TRU has developed a series of laboratory investigation pathways for the various clinical scenarios where specialist testing is required. Laboratory tests undertaken include the ‘gold standard’ Sabin–Feldman dye test, enzyme immunoassay (EIA) for the detection of specific IgG and IgM antibodies, immunosorbent agglutination assay for IgA or IgM, IgG avidity measurement, immunoblotting, histological examination of solid tissues, and nucleic acid amplification testing (real-time PCR). An acute case of Toxoplasma infection in an immunocompetent individual is defined, for the purposes of this study, as a patient presenting with (i) dye test ⩾500 IU/ml, and (ii) IgM levels ⩾60 U/ml as measured by the TRU IgM EIA.

All adults confirmed as an acute case of Toxoplasma infection by TRU between December 2012 and December 2013 were contacted by post and invited to participate in the study. The laboratories that referred positive cases to TRU were asked to supply a list of individuals who had tested negative for T. gondii. These individuals were then contacted by post and invited to participate as controls. If no response was received, a second and final invitation letter was sent.

Each person who agreed to take part in the study was contacted by telephone and interviewed using a structured questionnaire. At least three attempts at telephone contact were made. Pregnant individuals were excluded because they might be following pregnancy-associated dietary recommendations, and on ethical grounds due to potential distress. Additionally, individuals who had travelled abroad in the month before onset of symptoms (or the date of interview for controls) were excluded since the study aimed to examine the risk of infection in the UK only. The questionnaire gathered demographic and clinical information, and details of the foods that they were likely to have eaten in the month before onset of symptoms (cases) or interview (controls). Sections on different food groups (e.g. beef, pork, lamb) included questions on how it would have been prepared. Participants were asked about other potential exposures such as contact with cats, type of housing and leisure activities. For each case, we attempted to recruit two controls matched by reporting laboratory, and assuming a response rate of 25% this meant that we had a required sample size of 225.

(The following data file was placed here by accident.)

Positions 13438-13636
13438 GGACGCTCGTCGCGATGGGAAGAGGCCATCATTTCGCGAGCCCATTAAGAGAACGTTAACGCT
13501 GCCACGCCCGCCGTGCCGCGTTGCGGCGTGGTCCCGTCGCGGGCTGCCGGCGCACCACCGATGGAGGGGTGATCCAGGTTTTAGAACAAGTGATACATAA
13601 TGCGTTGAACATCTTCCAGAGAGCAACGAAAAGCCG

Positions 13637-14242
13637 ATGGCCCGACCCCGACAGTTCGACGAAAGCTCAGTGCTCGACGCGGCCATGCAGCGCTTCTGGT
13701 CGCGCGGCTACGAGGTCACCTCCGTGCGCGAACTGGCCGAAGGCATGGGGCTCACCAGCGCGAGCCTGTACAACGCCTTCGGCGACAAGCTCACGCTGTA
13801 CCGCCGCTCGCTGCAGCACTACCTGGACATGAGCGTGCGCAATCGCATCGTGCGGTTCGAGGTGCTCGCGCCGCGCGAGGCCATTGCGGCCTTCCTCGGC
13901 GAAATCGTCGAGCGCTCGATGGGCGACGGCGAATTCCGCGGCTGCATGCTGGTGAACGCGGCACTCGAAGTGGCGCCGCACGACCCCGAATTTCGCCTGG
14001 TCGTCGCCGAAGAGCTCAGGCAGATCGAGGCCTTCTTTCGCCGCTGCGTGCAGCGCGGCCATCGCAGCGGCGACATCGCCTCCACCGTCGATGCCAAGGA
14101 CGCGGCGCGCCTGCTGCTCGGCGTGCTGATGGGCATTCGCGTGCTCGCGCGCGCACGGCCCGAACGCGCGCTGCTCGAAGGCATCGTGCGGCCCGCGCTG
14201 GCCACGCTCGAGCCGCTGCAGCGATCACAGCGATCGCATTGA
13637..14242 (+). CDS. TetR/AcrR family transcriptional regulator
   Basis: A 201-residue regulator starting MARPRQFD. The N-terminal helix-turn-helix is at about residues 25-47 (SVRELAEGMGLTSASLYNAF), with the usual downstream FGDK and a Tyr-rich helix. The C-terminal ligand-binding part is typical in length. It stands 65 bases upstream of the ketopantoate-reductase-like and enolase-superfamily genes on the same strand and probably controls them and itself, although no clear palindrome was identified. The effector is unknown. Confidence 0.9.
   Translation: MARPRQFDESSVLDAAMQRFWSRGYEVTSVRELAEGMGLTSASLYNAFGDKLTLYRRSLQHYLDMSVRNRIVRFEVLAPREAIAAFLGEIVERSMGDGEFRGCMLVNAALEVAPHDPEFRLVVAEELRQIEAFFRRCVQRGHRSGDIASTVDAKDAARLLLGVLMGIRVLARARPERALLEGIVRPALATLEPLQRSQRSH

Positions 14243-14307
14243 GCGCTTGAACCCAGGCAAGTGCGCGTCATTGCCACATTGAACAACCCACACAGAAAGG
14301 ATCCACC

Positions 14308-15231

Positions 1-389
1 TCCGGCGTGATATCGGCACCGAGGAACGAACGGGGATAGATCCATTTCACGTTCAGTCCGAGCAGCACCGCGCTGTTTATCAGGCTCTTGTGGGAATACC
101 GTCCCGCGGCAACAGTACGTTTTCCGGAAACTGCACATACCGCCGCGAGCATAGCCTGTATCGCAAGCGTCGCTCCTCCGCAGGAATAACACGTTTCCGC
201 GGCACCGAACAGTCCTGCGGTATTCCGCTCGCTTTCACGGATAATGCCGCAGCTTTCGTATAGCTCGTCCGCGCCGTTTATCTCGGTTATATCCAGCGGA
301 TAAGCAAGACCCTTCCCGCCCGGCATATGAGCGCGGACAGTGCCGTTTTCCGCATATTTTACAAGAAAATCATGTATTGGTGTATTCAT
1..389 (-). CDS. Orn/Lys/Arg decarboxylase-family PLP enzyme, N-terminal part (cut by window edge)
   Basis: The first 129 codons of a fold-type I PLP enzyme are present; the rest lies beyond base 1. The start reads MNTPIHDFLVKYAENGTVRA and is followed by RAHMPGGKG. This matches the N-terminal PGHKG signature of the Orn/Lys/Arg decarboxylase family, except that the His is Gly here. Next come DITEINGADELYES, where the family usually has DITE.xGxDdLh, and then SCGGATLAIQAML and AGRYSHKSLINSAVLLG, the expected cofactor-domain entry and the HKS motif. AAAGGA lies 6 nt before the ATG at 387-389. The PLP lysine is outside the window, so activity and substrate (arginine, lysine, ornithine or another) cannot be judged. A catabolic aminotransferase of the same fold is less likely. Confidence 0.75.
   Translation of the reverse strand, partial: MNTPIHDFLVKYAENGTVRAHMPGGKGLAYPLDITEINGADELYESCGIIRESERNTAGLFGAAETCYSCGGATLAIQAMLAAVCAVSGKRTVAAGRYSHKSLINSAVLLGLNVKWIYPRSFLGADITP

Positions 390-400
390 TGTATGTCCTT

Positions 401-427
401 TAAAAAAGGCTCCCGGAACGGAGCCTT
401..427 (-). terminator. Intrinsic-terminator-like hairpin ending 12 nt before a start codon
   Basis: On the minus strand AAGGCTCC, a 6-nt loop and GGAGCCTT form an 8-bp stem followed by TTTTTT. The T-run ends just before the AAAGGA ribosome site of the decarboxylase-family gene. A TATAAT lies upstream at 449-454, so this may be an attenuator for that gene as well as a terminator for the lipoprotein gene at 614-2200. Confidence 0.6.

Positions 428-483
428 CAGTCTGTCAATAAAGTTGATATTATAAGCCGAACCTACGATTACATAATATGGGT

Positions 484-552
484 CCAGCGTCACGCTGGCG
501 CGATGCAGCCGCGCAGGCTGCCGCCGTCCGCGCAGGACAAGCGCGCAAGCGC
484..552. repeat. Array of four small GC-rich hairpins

Data were stored in a secure password-protected database, and were cleaned and analysed using Stata/SE v. 13·1 (StataCorp, USA). Logistic regression was used to calculate odds ratios (ORs) to examine associations between potential risk factors and cases of Toxoplasma in a univariable analysis. We developed a multivariable logistic regression model to obtain adjusted ORs and their 95% confidence intervals (CIs). Exposures which were identified as potential risk factors in a univariable analysis (OR > 1 and P ⩽ 0·2) and to which >30% of cases were exposed, were included in the model and adjusted ORs and their 95% CIs calculated. Age and sex were included in the model, with linearity of age with outcome on the logit scale tested. Any food item with a statistically significant association with case status in the multivariable model was explored further by replacing it in the model with a variable indicating how thoroughly the food had been cooked. P values were calculated using the likelihood ratio test and statistical significance was set at 5%. In those instances where an OR could not be estimated due to sampling zeros, exact logistic regression was used to obtain a median unbiased estimate of the OR.